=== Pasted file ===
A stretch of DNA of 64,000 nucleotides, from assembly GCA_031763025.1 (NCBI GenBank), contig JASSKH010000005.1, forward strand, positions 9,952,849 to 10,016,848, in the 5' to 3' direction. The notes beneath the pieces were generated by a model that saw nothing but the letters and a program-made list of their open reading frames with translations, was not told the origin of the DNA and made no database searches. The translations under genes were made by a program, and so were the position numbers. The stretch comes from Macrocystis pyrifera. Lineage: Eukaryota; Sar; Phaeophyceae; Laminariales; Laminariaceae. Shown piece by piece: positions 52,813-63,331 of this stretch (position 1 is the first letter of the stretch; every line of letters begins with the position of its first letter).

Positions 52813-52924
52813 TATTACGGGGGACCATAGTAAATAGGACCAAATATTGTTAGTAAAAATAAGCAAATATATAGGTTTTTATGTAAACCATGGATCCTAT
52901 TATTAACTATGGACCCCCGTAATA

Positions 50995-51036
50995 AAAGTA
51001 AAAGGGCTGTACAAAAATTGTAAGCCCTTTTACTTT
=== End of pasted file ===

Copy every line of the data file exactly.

A stretch of DNA of 64,000 nucleotides, from assembly GCA_031763025.1 (NCBI GenBank), contig JASSKH010000005.1, forward strand, positions 9,952,849 to 10,016,848, in the 5' to 3' direction. The notes beneath the pieces were generated by a model that saw nothing but the letters and a program-made list of their open reading frames with translations, was not told the origin of the DNA and made no database searches. The translations under genes were made by a program, and so were the position numbers. The stretch comes from Macrocystis pyrifera. Lineage: Eukaryota; Sar; Phaeophyceae; Laminariales; Laminariaceae. Shown piece by piece: positions 52,813-63,331 of this stretch (position 1 is the first letter of the stretch; every line of letters begins with the position of its first letter).

Positions 52813-52924
52813 TATTACGGGGGACCATAGTAAATAGGACCAAATATTGTTAGTAAAAATAAGCAAATATATAGGTTTTTATGTAAACCATGGATCCTAT
52901 TATTAACTATGGACCCCCGTAATA

Positions 50995-51036
50995 AAAGTA
51001 AAAGGGCTGTACAAAAATTGTAAGCCCTTTTACTTT